It appears to me that, just like in knitting, sometimes my personal parameters aren't at the specified gauge.  And then I have to change needles -- or tactics -- to get there.  To, as knitters across the Atlantic would say, get the right tension.  Right now, that tension is still a little tight with the yarn I've got to work with. A little hypertense, as it were.  But I'm hoping as I keep trying new needles, I'm eventually going to get there.  Just like preparing to knit a perfect sweater, I have to work a little bit to achieve the correct personal tension.  And once I get there, I know I'm going to make something beautiful.  Just this time, that project is me.  

Busy Hands, New Socks

My current job finds me planted in front of my speaker phone or my computer for teleconferences and webinars.  I am easily distracted by my email, my iPad and other things, and to help me pay attention better when I am not sharing the experience with a real person, I have taken to keeping a project in my office that takes little brain activity so I can keep my hands busy and focus on what I am listening to.  This strategy does turn out to work well for me, as long as the project is not complicated.  Somehow keeping my hands out of trouble allows my brain to pay attention better to what I'm listening to.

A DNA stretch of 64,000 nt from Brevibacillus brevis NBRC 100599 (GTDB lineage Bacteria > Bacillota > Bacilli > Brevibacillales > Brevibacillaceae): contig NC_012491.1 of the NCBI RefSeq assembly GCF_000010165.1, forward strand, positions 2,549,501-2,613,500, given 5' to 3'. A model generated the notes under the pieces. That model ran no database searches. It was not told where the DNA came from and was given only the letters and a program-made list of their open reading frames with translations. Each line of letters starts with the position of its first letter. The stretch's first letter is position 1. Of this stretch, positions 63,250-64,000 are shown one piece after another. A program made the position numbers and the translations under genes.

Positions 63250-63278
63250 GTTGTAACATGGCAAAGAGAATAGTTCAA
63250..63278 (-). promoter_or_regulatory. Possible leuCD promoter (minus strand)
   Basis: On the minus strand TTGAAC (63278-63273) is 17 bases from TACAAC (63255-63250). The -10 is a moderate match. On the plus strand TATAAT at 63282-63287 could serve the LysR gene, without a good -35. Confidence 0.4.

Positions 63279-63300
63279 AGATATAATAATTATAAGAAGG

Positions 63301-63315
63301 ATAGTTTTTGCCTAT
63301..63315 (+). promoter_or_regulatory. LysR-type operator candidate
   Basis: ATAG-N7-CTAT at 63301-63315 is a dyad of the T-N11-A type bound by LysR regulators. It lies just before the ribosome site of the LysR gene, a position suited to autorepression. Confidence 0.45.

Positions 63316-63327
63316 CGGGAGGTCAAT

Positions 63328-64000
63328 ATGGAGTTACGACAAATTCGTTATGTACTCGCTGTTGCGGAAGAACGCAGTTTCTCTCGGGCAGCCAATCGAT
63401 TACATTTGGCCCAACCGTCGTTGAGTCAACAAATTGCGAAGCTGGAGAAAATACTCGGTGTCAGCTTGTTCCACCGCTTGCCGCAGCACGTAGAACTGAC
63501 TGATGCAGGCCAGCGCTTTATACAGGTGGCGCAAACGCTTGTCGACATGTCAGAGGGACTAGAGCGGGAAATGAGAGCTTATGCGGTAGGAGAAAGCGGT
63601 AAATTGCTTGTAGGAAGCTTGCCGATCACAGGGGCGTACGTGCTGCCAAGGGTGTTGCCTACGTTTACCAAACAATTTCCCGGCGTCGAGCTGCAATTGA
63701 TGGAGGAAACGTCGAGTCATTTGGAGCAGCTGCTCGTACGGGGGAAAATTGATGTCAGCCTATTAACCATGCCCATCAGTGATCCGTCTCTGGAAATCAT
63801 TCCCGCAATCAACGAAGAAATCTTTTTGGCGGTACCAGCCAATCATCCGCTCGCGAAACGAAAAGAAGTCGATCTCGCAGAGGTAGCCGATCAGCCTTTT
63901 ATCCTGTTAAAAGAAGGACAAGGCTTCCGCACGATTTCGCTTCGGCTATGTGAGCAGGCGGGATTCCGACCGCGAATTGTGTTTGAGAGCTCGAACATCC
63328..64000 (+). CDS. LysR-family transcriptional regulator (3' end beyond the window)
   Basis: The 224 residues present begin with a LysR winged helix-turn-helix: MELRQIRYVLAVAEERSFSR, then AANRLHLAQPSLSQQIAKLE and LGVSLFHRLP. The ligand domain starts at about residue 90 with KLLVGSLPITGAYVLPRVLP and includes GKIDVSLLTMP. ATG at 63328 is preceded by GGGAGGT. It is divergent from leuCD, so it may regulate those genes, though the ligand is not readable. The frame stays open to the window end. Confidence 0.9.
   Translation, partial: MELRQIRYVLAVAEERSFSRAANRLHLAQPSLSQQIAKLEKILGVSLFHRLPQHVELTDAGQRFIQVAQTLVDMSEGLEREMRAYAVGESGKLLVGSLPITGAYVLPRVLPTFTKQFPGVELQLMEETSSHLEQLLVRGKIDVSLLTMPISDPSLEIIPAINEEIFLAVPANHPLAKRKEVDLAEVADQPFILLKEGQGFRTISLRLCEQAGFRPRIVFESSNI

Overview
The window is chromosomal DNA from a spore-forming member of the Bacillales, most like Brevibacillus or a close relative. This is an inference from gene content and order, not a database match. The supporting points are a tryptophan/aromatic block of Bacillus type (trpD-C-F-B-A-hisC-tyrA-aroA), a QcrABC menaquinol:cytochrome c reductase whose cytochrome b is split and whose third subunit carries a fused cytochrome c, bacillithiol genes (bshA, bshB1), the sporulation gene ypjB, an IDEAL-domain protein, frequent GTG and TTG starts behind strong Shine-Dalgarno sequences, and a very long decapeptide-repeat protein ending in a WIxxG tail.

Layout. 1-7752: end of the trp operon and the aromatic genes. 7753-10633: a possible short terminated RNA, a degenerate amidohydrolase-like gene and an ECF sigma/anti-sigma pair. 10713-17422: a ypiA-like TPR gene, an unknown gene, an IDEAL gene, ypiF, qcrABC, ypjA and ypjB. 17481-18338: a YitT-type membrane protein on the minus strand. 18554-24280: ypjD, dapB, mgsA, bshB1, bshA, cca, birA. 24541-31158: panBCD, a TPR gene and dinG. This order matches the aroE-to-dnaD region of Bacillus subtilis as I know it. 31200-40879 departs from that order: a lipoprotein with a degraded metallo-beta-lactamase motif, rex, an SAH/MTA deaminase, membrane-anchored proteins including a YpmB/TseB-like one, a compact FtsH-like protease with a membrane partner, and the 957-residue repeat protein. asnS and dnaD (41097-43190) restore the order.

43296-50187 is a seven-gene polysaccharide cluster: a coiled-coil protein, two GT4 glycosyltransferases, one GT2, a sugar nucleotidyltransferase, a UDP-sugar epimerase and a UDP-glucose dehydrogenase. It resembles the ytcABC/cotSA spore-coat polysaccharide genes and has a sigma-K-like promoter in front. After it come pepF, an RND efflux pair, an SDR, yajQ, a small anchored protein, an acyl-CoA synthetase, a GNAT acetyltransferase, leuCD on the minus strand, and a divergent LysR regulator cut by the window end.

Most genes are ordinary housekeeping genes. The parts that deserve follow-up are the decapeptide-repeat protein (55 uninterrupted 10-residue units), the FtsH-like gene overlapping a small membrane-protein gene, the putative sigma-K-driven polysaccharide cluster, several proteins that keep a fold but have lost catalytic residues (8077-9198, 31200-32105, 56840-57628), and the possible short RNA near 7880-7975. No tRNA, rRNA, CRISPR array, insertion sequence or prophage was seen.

Here's the first project I've finished:

Nothing magical -- just a pair of socks in some hard-wearing Regia (Ringel 5072) that I have always loved and have had buried in my sock yarn archive since the dawn of my sock knitting adventures..  This is my very standard toe up pattern with a short row heel and K2P2 ribbing.  The only difference between this and my standard socks is that I knit until the ball ran out, so these socks are longer (mid calf) and I had to shape the sock and ribbing to expand towards the top for my calf.   You can't tell easily from the photo, but these socks are actually identical -- or at least as identical as you can get with this yarn.  

The next project is a pair of fingerless mitts in BMFA Silkie since I am always freezing cold in my office.

Knitting Challenge